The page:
The Bhutan birding expert crew reserved the best for the last and kept us on our toes for the last couple of hours.  We ran around like headless chickens, first in pursuit of Woodcock which however never allowed us to pin it down.  Next in line, was a very co-operative White Collared Black bird almost immediately followed up by the dainty Rufous Fronted Bush Tit.  Having encountered its counterpart Black Throated Bush Tit, we were expecting a gruelling session.  But it was not to be, the Rufous Fronted Bush Tit, gave in quite easily and we captured some interesting gestures which uniquely belongs to only this family of tits.  Done with the Tit, we were asked to position ourselves for the Darjeeling Woodpecker.  It flew in, the moment we were ready and didn’t waste too much of our time since we had to rush for our next appointment.  The Long-Billed Thrush was the next on our look, but it was evasive and instead we saw the Kalij Pheasant (lathami).  Lathami is a distinct sub-species of Kalij Phesant distinguished by a blue crest in place of whitish crest of the same species in Western Himalayas. The slog overs ended well, we returned to the pavilion pleased with the score.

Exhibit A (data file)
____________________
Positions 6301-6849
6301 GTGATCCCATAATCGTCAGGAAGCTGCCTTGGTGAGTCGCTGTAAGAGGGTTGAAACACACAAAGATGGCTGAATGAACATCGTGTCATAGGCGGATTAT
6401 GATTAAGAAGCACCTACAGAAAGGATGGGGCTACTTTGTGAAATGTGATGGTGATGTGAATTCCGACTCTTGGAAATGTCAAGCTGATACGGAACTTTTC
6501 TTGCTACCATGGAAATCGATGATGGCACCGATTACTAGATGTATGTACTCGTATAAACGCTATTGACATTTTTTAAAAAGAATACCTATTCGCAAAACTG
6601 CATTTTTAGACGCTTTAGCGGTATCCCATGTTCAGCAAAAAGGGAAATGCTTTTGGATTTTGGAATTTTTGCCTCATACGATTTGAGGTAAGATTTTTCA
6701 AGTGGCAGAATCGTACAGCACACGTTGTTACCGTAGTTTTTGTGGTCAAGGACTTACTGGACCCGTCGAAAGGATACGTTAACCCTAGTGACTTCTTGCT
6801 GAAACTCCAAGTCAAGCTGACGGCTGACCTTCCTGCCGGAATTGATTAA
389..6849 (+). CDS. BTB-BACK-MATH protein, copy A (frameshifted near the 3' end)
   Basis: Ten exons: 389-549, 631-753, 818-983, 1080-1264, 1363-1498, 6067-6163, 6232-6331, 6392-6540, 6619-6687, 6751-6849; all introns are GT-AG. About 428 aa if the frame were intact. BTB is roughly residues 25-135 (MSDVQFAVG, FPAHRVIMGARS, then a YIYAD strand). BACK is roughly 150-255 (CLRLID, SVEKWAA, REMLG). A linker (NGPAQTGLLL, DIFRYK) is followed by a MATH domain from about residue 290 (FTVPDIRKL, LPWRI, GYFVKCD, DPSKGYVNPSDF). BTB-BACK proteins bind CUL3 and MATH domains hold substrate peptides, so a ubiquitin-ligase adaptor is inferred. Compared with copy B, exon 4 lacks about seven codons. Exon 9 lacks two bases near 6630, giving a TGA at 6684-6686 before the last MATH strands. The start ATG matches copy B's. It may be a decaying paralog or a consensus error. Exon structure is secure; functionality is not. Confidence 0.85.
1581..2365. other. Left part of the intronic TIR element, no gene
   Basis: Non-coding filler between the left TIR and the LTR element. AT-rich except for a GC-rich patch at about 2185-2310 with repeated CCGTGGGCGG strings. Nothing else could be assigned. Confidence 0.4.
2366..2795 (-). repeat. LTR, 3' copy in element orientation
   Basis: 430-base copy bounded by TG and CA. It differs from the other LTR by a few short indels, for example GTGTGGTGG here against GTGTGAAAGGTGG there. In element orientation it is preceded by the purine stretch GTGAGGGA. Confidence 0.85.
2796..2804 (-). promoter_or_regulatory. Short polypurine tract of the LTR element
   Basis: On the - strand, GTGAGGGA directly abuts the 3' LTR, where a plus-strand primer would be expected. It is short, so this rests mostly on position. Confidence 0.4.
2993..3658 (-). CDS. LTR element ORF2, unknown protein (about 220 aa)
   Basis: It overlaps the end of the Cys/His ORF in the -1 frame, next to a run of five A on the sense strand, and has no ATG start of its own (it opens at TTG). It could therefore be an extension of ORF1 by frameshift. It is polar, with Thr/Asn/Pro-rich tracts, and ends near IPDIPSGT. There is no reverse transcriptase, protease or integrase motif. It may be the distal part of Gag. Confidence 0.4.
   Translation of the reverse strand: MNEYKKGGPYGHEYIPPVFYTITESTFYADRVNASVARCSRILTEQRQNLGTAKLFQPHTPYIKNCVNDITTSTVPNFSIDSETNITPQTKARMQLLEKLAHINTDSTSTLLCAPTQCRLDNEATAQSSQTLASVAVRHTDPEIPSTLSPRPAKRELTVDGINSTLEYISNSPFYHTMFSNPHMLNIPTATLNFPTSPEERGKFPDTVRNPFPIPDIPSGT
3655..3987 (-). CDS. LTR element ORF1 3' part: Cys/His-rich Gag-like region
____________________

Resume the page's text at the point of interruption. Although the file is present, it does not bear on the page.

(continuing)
White collared blackbird
Darjeeling woodpecker
Rufous bellied tit

Another one of our memorable Birding & Food travels draws to an end. Food has been the most important component of our birding journeys and its yet again proven that to a very large extent, stomach leads the mind.


Your skill and luck don’t matter.  It’s the local birding experts who create the moments which test your skills. We thank our capable crew Tshulthrim, Lekhi, Shrab and Sonam for it.  They had to not only get the birds but also put up with our idiosyncrasies and they did that with a smile. A final count of 45 lifers in our bird list and it’s pictures wouldn’t have been possible but for this wonderful team.  Looking forward to going back and troubling them more.

Planning a trip like this is no mean feat and getting it to work without hiccups is even harder.  Our sincere thanks to Rahul & Khushboo (Incredible birding) for getting this organised and being fleet footed in making those quick workarounds when Covid panic set-in.  Love you guys

Finally, our wonderful group Anil Kumar, Renu, Ruta and the smart one Kaustabh who was silently making pictures of our stupidity. In spite of knowing one another for such a short while, camaraderie in the group was more like lifelong friends.  Looking forward to our next trip Team.

The Group

Thanks for reading my long blog, do write to us at umaganesh@junglechronicles.com if you need any help